Although there are more refugees and asylum seekers than at any time since World War II, contrary to conventional wisdom, poor and lower middle-income nations like Bangladesh, Uganda and Jordan host 85 percent of the world’s refugees. In fact, if the United States hosted refugees in the same proportion as Uganda, it would house 8.5 million refugees instead of the 3 million resettled since 1980.
America’s abdication of leadership is due in part to the incorrect belief that signing such an accord is attempting to change international legal obligations. This is simply not the case.
International law makes it clear that refugees are limited to those who experience “a well-founded fear of persecution.” Since then, multiple adjudications of asylum claims have incorporated flexibility into that post-World War II definition to include people fleeing gang violence, women fleeing sexual and domestic violence, and others.
But there is a line that should not be crossed, which the refugee compact—and a distinct, separate migration compact adopted last week—makes clear. Refugees have different legal rights than economic migrants, although classifying people into these two categories can be difficult in practice. People fleeing economic collapse, famine or climate change certainly have a claim to international aid and protection, but they are not the same as people for whom religion, ethnicity or political affiliation directly puts their life at risk. All those on the move deserve protection, but despite the increase in “mixed migration,” in which people are fleeing their homes simultaneously for safety and economic wellbeing, opening up the definition of a refugee holds peril for both refugees and would-be immigrants, such as a downgrading of human rights and protection from abuse or exploitation.
The compact shows, however, how hard it is to reach international agreement, especially when wealthier nations are focused primarily on themselves. The compact acknowledges that the limited humanitarian assistance host countries receive is inadequate to the scale of the challenge and that we must consider more durable solutions for refugees and their hosts. The compact also sets out a plan to define clear metrics to measure improvements in refugee well-being and the impact of commitments made by all parties.
But there is nothing onerous in the compact. And that is partly the problem. Countries like the United States are getting something close to a free ride. The Trump administration reduced the number of refugees admitted to the United States under its resettlement program from the historic average of 90,000 a year to only 22,000 in the last fiscal year. The cap for the current fiscal year is only 30,000 refugees.
Secretary of State Mike Pompeo has repeatedly said we need to “take care of them over there.” But international aid is not keeping pace with the needs of refugee-hosting states. The UN’s study of the financing of crisis-affected states showed a 40 percent shortfall, so the gap between needs and provision is growing every day. That is why the UN’s global compact will only be a game-changer if it galvanizes action in the places and for the people who need help. With governments like the United States in retreat, the private sector and NGOs need to step forward. That needs to take place at three different levels.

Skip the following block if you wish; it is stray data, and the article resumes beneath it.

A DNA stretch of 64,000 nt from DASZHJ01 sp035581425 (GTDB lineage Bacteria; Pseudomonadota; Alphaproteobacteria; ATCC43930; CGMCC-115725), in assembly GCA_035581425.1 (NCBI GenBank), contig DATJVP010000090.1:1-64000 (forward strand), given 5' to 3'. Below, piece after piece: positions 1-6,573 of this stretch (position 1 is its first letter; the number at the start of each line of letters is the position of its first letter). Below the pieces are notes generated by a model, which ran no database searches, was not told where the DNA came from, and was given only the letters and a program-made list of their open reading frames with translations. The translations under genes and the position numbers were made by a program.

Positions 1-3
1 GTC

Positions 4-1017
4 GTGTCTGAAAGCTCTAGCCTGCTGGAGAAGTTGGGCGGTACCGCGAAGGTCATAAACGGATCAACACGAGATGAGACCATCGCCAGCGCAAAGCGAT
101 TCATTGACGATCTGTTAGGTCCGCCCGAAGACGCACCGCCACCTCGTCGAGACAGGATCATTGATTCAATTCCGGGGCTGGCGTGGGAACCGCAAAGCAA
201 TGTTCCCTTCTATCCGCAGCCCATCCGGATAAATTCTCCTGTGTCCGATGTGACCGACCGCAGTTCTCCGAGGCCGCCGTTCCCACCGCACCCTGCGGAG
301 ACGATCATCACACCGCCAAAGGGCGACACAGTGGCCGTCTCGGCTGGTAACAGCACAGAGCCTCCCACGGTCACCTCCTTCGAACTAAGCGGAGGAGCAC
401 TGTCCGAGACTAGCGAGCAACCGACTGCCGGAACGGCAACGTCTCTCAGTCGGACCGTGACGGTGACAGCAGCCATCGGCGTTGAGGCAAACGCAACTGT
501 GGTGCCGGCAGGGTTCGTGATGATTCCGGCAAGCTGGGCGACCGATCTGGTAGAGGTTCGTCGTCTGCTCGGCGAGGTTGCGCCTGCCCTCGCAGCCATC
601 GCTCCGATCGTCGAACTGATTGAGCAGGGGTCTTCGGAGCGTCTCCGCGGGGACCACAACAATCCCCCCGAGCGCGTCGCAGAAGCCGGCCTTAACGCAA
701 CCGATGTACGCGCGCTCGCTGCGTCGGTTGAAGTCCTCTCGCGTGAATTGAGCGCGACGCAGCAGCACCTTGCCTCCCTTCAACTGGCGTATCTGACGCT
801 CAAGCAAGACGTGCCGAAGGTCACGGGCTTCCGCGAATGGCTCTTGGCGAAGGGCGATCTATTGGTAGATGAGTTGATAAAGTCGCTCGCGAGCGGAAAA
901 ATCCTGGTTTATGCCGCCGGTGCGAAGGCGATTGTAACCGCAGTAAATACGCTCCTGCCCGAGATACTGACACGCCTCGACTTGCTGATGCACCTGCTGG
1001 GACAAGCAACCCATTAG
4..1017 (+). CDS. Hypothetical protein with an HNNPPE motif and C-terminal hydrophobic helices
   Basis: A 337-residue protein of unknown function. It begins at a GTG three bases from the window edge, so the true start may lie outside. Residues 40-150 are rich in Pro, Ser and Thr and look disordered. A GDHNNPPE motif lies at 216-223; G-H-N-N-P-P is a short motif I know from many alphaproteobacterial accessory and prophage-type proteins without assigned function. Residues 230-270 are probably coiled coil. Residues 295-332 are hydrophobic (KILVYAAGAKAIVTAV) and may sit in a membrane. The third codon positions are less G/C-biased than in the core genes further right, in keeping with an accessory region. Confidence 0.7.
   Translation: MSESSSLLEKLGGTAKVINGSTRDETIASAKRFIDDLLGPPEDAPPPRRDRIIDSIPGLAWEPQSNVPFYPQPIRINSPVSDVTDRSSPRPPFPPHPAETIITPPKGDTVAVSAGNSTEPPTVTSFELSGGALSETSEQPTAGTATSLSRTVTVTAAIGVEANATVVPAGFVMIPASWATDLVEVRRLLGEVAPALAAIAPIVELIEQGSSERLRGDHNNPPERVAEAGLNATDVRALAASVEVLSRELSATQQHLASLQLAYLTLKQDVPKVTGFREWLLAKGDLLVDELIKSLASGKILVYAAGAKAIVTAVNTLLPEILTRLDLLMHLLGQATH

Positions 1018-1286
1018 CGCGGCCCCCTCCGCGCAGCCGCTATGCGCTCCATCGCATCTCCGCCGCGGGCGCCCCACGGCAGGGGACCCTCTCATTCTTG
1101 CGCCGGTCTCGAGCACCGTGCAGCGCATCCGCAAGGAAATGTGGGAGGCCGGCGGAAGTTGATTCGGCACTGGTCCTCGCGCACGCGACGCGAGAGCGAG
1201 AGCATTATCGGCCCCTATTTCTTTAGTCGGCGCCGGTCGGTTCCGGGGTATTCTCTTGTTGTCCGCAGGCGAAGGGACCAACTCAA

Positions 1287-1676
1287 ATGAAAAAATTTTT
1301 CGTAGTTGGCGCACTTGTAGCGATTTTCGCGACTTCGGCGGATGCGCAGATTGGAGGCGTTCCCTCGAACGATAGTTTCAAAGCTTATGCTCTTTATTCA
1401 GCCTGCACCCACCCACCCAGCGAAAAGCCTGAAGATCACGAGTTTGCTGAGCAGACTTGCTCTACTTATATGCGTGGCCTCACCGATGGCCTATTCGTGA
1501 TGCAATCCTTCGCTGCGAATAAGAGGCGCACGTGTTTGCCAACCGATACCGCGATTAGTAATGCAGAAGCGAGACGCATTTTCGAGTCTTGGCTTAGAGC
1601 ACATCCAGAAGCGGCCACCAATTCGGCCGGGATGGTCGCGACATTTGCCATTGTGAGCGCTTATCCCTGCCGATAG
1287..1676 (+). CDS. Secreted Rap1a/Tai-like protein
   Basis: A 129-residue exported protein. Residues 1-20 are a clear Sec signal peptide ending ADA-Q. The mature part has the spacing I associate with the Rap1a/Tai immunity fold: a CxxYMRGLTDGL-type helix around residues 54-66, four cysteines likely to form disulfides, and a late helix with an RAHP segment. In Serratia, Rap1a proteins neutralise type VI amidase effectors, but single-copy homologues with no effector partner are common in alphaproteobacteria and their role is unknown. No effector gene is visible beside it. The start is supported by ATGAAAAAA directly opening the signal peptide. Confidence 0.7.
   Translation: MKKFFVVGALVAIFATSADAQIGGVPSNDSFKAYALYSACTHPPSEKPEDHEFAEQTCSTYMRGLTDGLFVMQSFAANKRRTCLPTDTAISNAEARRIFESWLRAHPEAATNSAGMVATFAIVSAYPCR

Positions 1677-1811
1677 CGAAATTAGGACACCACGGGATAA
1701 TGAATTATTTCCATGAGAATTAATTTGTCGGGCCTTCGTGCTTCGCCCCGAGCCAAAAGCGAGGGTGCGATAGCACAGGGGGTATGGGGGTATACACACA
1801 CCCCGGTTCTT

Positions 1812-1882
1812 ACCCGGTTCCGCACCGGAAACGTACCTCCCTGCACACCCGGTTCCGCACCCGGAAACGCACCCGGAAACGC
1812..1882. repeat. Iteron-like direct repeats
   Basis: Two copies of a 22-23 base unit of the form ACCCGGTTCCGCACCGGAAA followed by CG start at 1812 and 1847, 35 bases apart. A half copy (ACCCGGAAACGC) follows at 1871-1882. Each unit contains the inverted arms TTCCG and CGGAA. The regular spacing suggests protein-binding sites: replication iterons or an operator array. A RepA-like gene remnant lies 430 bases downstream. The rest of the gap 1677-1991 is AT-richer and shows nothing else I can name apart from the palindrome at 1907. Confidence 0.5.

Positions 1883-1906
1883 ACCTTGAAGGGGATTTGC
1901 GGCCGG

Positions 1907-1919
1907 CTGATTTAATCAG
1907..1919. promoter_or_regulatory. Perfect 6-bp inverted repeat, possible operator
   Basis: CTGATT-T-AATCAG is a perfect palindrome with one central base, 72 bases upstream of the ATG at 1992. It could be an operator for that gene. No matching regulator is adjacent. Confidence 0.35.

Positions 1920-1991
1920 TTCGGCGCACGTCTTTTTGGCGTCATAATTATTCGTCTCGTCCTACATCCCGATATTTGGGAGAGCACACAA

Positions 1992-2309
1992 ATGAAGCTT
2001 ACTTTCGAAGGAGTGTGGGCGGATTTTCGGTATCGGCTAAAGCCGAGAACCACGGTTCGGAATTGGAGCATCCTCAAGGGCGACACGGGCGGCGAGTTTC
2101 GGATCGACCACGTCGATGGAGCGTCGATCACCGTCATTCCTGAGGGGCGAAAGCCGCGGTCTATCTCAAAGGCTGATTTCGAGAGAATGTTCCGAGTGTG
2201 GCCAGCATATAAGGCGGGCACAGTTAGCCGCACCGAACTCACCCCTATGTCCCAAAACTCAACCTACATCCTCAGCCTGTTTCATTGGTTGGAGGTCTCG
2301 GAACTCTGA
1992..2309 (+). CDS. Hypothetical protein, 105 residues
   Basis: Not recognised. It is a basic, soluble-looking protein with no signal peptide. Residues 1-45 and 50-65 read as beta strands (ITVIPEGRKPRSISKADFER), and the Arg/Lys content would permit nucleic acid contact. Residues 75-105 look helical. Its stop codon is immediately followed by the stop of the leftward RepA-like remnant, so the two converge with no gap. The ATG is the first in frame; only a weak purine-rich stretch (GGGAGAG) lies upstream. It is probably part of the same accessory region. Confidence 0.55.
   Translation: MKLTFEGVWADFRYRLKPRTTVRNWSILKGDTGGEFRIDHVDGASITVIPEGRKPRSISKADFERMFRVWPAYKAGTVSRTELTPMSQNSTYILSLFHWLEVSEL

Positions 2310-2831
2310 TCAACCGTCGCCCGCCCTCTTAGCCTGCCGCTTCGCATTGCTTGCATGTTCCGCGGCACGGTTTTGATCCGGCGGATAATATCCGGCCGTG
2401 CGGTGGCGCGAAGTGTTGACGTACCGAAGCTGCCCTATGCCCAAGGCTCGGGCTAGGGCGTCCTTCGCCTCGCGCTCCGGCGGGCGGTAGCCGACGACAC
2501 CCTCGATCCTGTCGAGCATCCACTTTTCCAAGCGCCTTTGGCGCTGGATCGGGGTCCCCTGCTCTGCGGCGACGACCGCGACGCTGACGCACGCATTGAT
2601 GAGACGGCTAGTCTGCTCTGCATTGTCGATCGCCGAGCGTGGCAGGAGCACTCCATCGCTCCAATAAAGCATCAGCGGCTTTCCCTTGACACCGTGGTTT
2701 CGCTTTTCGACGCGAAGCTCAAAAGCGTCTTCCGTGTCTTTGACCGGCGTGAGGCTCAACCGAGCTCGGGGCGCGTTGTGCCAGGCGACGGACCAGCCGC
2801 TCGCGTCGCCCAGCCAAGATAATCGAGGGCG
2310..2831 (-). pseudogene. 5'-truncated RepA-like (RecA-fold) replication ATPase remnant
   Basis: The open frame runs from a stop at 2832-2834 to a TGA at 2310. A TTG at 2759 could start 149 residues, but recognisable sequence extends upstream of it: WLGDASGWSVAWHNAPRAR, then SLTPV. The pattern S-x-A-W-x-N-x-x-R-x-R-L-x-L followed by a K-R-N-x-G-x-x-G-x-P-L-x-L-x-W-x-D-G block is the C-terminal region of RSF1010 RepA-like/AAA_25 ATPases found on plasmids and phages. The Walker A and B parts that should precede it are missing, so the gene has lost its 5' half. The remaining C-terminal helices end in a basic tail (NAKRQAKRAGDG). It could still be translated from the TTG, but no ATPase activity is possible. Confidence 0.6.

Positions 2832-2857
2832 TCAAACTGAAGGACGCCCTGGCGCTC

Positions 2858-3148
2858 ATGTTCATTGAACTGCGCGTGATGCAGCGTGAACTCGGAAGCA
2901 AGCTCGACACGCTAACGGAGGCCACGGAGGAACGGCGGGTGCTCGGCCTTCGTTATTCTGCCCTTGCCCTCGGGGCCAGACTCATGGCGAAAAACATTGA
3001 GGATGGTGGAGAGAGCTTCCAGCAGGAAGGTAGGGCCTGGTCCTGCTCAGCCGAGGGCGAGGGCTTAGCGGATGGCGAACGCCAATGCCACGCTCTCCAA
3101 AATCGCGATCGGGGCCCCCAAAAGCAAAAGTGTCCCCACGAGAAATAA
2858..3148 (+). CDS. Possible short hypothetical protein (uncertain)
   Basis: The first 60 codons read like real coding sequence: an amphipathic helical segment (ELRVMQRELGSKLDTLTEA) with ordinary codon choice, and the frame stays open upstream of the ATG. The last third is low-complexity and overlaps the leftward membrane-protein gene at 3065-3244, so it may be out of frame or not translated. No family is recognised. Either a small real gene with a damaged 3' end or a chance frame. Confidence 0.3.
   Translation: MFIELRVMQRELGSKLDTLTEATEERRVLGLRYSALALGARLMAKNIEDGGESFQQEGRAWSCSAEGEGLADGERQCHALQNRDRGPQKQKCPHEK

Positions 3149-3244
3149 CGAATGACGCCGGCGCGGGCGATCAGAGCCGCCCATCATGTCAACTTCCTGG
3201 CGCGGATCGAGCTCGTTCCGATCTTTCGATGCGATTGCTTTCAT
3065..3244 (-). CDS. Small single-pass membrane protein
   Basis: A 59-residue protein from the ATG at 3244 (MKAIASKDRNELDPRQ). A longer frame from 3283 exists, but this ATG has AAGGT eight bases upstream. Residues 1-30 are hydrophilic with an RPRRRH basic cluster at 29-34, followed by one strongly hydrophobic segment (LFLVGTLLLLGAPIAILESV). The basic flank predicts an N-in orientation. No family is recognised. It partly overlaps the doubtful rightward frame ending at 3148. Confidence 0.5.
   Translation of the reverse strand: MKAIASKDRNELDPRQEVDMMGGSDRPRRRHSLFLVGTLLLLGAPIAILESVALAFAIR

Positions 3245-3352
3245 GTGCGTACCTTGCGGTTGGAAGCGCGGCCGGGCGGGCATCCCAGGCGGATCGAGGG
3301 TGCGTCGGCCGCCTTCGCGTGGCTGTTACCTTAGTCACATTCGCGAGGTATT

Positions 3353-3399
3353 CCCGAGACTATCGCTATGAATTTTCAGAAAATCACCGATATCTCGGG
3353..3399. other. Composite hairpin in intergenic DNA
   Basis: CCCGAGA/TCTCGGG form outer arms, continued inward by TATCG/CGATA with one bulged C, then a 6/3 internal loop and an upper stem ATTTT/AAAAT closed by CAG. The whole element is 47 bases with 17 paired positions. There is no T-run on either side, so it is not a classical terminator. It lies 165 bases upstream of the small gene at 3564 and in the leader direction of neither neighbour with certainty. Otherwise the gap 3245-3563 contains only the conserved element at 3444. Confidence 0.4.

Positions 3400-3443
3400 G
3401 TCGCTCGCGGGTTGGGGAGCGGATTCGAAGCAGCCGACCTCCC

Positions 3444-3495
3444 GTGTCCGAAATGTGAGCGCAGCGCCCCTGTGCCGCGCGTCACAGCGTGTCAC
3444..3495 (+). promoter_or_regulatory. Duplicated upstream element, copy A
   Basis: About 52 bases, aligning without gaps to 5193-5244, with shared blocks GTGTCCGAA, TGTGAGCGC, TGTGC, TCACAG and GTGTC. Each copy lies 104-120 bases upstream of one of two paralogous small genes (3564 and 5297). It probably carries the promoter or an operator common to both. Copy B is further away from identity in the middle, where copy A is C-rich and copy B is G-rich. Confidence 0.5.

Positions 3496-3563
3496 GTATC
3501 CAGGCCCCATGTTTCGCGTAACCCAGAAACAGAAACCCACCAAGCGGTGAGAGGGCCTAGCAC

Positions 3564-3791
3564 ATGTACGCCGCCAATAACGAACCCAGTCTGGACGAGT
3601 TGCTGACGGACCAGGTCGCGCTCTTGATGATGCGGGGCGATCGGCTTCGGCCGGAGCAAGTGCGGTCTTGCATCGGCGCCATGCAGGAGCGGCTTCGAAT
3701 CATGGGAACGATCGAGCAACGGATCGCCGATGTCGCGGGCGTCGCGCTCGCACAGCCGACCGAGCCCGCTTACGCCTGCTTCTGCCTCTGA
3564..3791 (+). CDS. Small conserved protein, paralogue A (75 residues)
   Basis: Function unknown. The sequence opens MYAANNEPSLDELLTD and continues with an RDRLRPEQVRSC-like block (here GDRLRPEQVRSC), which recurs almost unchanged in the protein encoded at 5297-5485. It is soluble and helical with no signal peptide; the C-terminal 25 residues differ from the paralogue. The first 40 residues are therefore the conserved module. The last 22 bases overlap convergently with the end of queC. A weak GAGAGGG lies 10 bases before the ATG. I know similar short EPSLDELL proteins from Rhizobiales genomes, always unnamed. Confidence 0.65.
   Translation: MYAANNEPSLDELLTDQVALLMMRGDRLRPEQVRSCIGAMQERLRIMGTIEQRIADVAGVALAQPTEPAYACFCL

First, we need to break the false divide between short-term emergencies and long-term poverty. States consumed by conflict or burdened by hosting refugees face long-term stress. Tackling malnutrition or providing education are long-term investments as well as short-term palliatives. Yet currently 80 to 90 percent of acutely malnourished children fail to get help, in part because of a distinction by the UN between moderate and severe acute malnutrition that results in children with the same condition treated by different UN agencies. In addition, education gets just 2 percent of the global humanitarian budget.
Second, we need to show how refugees can be contributors, not a burden. There needs to be a new deal struck between refugee-hosting states who need economic support and refugees who want to work. The World Bank has recognized this and has become the most dynamic actor on the stage, raising nearly $2.6 billion since 2016 to support refugee-hosting states. Now the private sector needs to follow the example of companies like WeWork, which has set a goal of employing 1,500 refugees over the next five years, and Marriott International, which is investing in and providing job opportunities to refugees in growing sectors like hospitality.
Third, we need to continue to make the case — amplifying the voices of the refugees themselves — that the global displacement crisis is a global responsibility. One disappointing aspect of the negotiations around the global compact was the failure to agree on targets for health, education, income and legal protection for displaced populations. This lack of accountability is a threat to the achievement of the UN’s Sustainable Development Goals. According to a recent report, produced by the International Rescue Committee and the Overseas Development Institute, four out of five fragile states are off track to meet their sustainable development goals for tackling poverty.
At a time when refugees are too often demonized, the strengths and limits of the UN’s global compact should serve as a rallying call for all sectors — not just governments — to defend the rights of vulnerable people and help advance the way the world helps them. The preamble of the UN charter starts with the words “We the people.” What happens next depends on all of us.